They crawl, fly, bite, buzz, sting, and swarm. They hide in dark, dusty corners and beneath rotting logs. They are the most diverse, populous, and usually tiniest animals on the planet.
By definition, a “true bug” is a member of the taxonomic order Hemiptera characterized by a common set of mouth parts used for sucking. For our purposes, however, we’ll stick with the loose definition of the term, comprising all manner of aforementioned creepy crawlies.
Bugs live everywhere on Earth except the deepest oceans and the most barren polar ice caps. They form the bottom of the food chain, feeding every other type of carnivore — including other bugs. They can be food for humans or a plague on agriculture.
The praying mantis is infamous for its bizarre mating ritual in which the female eats the male, sometimes even before mating is completed. In fact, eating the male during the act may make the whole process move more quickly if she’s getting impatient. Talk about a bad date!
The oddly-shaped and overly-equipped dragonfly doesn’t have four wings just to have an backup set in case of emergency. The bug’s ability to float in the same spot in the air, something that most two-winged bugs can’t even attempt, requires the coordination of all four wings.
Some bugs, tiny though they may be, pose a legitimate threat to humans. The Bugs Fight Back studylist showcases some of the more dangerous species.
Africanized honey bees are much more aggressive than their European counterparts, and go to greater lengths to defend their hives.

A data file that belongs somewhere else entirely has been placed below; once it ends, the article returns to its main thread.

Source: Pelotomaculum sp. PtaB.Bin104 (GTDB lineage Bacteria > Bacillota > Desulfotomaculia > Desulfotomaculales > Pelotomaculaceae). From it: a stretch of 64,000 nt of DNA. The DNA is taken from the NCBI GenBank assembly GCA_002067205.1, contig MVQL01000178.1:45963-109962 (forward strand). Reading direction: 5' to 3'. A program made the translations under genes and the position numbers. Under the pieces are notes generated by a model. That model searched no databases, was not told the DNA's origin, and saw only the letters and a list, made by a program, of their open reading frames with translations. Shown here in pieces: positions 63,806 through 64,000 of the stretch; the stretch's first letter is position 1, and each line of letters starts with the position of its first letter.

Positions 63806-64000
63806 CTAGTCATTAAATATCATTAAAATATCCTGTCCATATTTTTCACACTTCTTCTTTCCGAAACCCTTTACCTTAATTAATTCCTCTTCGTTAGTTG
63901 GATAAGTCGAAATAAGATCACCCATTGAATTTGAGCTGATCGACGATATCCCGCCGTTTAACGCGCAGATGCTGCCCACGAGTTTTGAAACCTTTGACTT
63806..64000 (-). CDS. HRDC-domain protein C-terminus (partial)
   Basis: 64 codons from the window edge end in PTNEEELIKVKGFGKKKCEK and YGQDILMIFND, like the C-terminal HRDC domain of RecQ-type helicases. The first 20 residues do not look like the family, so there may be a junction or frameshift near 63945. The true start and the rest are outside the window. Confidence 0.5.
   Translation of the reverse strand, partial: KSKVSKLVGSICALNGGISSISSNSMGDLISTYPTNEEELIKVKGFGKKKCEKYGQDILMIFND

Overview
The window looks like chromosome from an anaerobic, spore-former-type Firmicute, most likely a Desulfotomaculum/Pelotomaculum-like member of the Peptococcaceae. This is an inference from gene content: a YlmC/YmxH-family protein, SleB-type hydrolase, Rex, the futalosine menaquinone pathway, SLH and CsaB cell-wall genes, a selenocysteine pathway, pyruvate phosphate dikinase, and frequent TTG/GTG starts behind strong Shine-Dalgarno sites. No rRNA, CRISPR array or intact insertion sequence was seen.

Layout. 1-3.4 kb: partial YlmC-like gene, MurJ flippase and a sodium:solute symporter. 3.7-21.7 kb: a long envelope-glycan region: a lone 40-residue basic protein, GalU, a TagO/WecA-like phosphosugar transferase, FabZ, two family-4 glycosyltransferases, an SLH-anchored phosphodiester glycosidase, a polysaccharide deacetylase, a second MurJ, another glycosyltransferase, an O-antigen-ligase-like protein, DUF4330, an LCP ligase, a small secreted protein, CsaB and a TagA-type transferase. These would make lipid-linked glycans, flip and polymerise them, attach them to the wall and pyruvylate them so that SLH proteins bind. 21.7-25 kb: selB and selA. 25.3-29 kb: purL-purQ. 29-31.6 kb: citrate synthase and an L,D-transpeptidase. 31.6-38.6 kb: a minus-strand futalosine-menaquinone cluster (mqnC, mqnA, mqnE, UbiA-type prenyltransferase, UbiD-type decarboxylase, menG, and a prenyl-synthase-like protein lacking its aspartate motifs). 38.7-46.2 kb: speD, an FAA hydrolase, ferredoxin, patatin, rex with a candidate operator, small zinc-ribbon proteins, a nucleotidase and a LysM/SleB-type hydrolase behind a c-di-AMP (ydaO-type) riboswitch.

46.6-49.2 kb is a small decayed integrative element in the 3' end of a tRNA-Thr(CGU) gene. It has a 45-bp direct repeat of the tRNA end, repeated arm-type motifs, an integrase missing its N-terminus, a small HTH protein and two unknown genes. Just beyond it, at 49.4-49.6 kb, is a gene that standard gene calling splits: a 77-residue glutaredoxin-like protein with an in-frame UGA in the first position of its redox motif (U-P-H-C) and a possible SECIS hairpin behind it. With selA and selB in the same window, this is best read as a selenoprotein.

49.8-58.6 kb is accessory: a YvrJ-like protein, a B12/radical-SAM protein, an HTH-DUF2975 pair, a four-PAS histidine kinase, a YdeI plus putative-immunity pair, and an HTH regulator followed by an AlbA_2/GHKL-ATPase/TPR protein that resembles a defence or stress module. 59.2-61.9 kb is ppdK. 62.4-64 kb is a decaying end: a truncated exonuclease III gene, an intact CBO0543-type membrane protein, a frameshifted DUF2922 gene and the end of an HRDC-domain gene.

When threatened, they attack persistently and without mercy, chasing their abuser in a frantic swarm.
Bullet Ants are pretty darn frightening. Not only will they shriek at you to get you away from their hive, but their sting is said to be as painful as getting shot.
The physical damage to the body and pain caused by the bite lasts for a full 24 hours.
Bombardier beetles have a unique and disgusting defense mechanism.
When put at risk being harmed, the beetle mixes chemicals within its body and sprays a hot, noxious concoction into the face of its enemy.
There are more than 900,000 known kinds of bugs in the world, comprising over 80 percent of the world’s species. And there are definitely more out there — literally millions more varieties waiting to be discovered. Who knows what kinds of incredible things they can do?
So let’s raise a toast to our many-legged friends — may you never be surprised by finding one hiding in your shoe in the morning.
What are your thoughts on bugs? Have you seen any recent articles about bugs that would make a good Vocablet? Let us know in the comments!